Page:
As part of its efforts to diversify head coaching hires, the NFL is hosting Year 2 of its Coaching Accelerator program this week.
The program will take place during the Spring League Meeting in Minneapolis, MN, May 21 – 23.
This year, the Dallas Cowboys are represented by defensive line coach Aden Durde.
Participants are selected based on their high potential to be considered for an NFL head coach position in the future.
One purpose of the Coach Accelerator is to increase exposure between NFL owners, executives, and diverse coaching talent.
The 40 participants in attendance will have the opportunity to network, build relationships, and attend content sessions intended to advance both leadership skills and business acumen.
Although the program is relatively new, it seems to be serving its intended purpose.
In the NFL's press release, Commissioner Roger Goodell said, “In the year since its inception, we've been encouraged by the positive response to the Accelerator from both club owners and participants. We look forward to continuing to build on an incredible program that supports diverse talent.”
Aden Durde has several years of coaching experience that could indeed contribute to success should he aim for a higher position.
He spent six years as the defensive coordinator of the London Warriors.
Then, in 2018, he was hired as the defensive quality control coach for the Atlanta Falcons. Dan Quinn was the head coach of the Falcons at that time.
In 2020, Durde became the Falcons' outside linebacker coach.
And in 2021, he was hired by the Dallas Cowboys as their defensive line coach, joining Dan Quinn who had been hired as the Cowboys' defensive coordinator just nine days prior.
ADEN DURDE'S WORK DIVERSIFYING THE NFL
This isn't the first time Aden Durde has participated in a program intended to diversify the NFL.
While Durde served as head of football development at NFLUK in 2016, he and two-time Super Bowl champion Osi Umenyiora, also British-born, created a training program for amateur football players in Europe.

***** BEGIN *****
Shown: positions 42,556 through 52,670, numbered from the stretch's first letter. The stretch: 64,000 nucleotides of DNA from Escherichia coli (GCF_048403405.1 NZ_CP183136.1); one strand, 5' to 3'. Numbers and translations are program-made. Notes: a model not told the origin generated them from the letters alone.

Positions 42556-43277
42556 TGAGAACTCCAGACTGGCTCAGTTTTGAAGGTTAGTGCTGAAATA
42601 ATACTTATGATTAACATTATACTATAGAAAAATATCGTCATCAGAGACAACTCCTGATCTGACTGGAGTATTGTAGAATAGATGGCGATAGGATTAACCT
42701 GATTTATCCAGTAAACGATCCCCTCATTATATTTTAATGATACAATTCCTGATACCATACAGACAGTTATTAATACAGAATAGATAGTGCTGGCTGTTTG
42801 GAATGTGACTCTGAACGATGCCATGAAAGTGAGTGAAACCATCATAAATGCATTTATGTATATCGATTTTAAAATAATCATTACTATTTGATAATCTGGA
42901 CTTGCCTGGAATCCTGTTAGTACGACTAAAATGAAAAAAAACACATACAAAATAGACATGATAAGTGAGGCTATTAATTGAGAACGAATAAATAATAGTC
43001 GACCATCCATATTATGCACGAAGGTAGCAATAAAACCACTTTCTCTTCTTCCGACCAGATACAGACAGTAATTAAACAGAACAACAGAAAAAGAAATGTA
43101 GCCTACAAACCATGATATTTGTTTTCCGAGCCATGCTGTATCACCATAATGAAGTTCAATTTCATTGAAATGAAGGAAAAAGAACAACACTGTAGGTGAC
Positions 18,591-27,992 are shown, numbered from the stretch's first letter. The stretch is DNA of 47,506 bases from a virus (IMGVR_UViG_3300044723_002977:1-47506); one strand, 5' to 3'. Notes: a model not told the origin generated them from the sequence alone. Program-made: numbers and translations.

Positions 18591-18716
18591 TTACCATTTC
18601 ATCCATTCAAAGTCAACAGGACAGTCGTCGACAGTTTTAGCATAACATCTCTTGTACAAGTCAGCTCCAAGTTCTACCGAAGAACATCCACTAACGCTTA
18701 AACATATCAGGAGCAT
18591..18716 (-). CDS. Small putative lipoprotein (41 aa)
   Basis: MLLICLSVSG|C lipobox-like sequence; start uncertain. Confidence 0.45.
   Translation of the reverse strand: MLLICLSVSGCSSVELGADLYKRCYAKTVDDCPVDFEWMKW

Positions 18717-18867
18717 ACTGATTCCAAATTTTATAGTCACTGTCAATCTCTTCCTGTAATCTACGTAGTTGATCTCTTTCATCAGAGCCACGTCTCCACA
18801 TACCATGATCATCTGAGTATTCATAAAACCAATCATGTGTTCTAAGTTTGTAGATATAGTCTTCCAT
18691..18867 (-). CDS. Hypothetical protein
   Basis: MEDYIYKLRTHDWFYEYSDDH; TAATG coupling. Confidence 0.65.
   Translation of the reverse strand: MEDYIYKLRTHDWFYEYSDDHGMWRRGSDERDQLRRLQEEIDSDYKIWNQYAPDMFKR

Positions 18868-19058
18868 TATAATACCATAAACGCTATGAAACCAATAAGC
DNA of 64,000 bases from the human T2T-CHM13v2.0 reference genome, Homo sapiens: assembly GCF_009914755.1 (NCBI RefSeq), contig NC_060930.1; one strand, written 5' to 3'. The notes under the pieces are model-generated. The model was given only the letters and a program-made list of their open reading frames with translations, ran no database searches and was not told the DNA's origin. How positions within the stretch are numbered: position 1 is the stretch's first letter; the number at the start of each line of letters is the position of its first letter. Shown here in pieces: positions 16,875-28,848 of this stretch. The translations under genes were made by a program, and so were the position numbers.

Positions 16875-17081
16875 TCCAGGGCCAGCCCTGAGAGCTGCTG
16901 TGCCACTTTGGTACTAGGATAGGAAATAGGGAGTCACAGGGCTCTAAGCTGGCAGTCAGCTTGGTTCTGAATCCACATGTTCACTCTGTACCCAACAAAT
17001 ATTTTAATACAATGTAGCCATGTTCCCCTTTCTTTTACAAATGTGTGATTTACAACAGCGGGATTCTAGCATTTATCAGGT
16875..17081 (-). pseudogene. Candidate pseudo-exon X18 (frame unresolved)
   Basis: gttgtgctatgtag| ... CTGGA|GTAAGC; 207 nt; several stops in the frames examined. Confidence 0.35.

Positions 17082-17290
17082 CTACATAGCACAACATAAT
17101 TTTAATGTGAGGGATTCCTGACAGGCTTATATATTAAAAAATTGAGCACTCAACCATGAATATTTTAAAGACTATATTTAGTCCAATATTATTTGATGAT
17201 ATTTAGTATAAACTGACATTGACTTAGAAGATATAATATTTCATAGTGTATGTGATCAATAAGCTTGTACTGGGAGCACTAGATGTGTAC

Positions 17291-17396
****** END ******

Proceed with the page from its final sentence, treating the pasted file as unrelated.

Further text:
They scouted the players themselves, mostly via YouTube videos.
Then, using connections they had made during their time in the NFL, they set up meetings and organized tryouts for a small number of selected athletes.
Even before the program had a name, it was fully sanctioned and supported by the NFL.
The League even commissioned a mini-series documentary about the program. It was called NFL Undiscovered, and it followed the participants of the program.
In 2017, after Durde's and Umenyiora's program had run for only a year, the International Player Pathway was created.
It was implemented with additional systems and regulations for the divisions sponsoring the program and the players selected to participate.
Participation in the program has increased each year since then.
All 32 NFL teams have received at least one player through the IPP at some point since the program's inception.
This year, the program added eight players to NFL rosters – the most in its eight-year history.
Six of the players are from Nigeria. They participated in Osi Umenyiora's “The Uprise” initiative, then attended the inaugural NFL Africa talent camp in Ghana last year.
This year, they were invited to the International Combine in London and secured their place in the IPP program.